Top of their list is 'economic warfare'. Referring to the Asian financial crisis of 1997, the authors speak with awe about the power of international financiers like George Soros to undermine the economies of the so-called 'Asian Tigers': 'Economic prosperity that once excited the constant admiration of the Western world changed to a depression, like the leaves of a tree that are blown away in a single night by the autumn wind: If a lone individual like Soros could unleash so much destruction simply for profit, how much damage could a proud nation like China inflict on the USA with its trillion dollars of foreign reserves?
Another possibility is 'super-terrorism'. In a prescient passage, the authors predicted attacks like Osama bin Laden's on the World Trade Center two years before they took place. They correctly foresaw that the response of the USA to the attacks would be more damaging to the country's security than the attacks themselves: 'it often makes an adversary which uses conventional forces and conventional measures as its main combat strength look like a big elephant charging into a china shop. It is at a loss as to what to do, and unable to make use of the power it has:.
The most interesting thesis is the idea that China could use international law as a weapon, or 'Lawfare' for short. The authors argue that citizens of democracies increasingly demand that their countries uphold international rules, particularly ones that govern human rights and the conduct of war. Governments are, therefore, constrained by regional or worldwide organizations, such as the European Union, ASEAN, the International Monetary Fund, the World Bank, the WTO and the United Nations. The authors argue that China should copy the European model of using international law to pin down the USA: 'there are far-sighted big powers which have clearly already begun to borrow the power of supra-national, multinational, and non-state players to redouble and expand their own influence'. They think that China could turn the United Nations and regional organizations into an amplifier of the Chinese world-view - discouraging the USA from using its might in campaigns like the Iraq War.
Many of these asymmetric strategies are already taking shape. As the liberal internationalist Shi Yinhong argues, 'the US is winning the military game in the Pacific by strengthening their bases in Guam, Okinawa, Hawaii. China doesn't like it, but it isn't playing that game. China is playing a different game based on economic investment, trade, immigration and smile diplomacy. The USA can't stop this. And it is losing China's game. It can't stop China's rise.' What Shi Yinhong means is that China is trying to change the rules of the competition for primacy in East Asia, and working around the USA rather than confronting it head on. It is as if the USA had an unbeatable team at tennis, so rather than trying to take the Americans on at their game, Beijing is trying to persuade East Asia that table tennis - which China can hope to win at - is the most important game. China's charm offensive is pushing back American influence in countries such as South Korea, but because it is couched in the language of multilateralism and peace it has not alarmed China's neighbours.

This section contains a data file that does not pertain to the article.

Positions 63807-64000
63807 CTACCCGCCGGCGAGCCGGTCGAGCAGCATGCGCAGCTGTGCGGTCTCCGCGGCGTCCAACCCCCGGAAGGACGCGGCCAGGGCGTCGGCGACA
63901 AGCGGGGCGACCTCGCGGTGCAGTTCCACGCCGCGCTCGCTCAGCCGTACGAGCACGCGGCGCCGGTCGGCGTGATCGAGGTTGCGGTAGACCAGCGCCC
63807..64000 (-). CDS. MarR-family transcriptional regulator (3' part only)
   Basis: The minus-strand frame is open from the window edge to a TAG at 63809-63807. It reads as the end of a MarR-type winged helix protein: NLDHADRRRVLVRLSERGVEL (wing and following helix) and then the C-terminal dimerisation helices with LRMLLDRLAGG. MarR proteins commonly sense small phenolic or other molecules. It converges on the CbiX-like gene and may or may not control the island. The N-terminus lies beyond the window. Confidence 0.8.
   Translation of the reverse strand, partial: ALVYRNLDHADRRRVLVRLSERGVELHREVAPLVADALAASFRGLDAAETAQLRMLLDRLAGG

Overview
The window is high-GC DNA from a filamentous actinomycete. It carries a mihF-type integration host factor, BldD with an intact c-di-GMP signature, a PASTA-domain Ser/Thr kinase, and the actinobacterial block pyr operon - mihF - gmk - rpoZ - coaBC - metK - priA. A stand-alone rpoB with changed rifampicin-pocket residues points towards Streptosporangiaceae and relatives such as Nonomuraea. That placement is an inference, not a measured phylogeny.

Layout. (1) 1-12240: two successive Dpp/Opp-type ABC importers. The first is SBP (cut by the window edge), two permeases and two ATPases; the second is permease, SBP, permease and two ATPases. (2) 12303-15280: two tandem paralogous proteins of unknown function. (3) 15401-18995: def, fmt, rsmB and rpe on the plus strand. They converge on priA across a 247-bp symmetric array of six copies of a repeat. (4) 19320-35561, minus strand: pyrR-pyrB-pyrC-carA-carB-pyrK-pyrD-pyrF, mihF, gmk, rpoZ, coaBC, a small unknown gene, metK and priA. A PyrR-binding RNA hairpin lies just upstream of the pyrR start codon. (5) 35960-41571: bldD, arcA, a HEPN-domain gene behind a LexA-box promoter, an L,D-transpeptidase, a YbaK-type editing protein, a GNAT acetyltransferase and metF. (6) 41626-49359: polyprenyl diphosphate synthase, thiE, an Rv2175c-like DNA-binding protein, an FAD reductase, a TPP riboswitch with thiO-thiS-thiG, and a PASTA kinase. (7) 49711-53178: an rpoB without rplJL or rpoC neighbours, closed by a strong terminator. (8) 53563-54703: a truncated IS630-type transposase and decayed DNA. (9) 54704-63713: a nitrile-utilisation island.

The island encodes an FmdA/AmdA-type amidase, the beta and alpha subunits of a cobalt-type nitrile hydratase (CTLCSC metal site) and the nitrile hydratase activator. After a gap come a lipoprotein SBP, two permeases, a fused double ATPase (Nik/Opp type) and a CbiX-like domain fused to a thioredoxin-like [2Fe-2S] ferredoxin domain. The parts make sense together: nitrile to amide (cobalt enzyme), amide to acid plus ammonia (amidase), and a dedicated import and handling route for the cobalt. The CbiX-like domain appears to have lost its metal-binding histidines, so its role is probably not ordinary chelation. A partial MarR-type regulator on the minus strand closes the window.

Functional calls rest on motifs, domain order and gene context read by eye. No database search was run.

Where is China heading?
China is like a giant time machine - straddling centuries of thinking about power. Like Europe it has many twenty-first-century qualities. Its leaders preach a doctrine of stability and social harmony. Its military talk more about soft than hard power. Its diplomats call for multilateralism rather than unilateralism. And its strategists rely more on trade than war to forge alliances and conquer new parts of the world. But China is equally at home in the twentieth-century world of power that the USA has made its own; investing in military modernization, protecting its sovereignty, and talking with a nationalistic fervor about reunification with Taiwan.
It is this twentieth-century China that has undermined claims of peaceful intent and forced the most populous nation in the world into the incongruous position of fearing enemies that include a tiny island with a population of 20 million, the world's most peaceful man (the so-called 'Dalai Lama threat') and a sect that is mainly known for practicing t' ai chi and eating vegetables (Falun Gong). The obsessive quest to oppose Taiwanese independence is given as a rationale for double-digit spending increases in defense and the deployment of 700 missiles. It was in part the concern that Taiwan could be goaded into declaring independence by China's perceived softness that led to the dropping of the rhetoric about 'Peaceful Rise'. And Taiwan is just one of the 'five poisons' that the Chinese fear will lead to the break-up of their nation - the others are separatists in the Muslim enclave of Xinjiang, Tibet, Mongolia and the provinces around Korea. Many of the issues that currently cause tension between China and the West - the competition for energy sources, China's role in Africa, stopping nuclear proliferation in Iran and North Korea can be soothed with tactical shifts by both parties. But for all the talk of multilateralism, soft power and interdependence, the obsession with Taiwan has stopped China from truly adapting its outlook to an era of globalization. Whenever I hear Chinese strategists discussing the small island, I am reminded of the words of Michael Corleone in The Godfather: 'Just when I thought I was out, they pull me back in again.'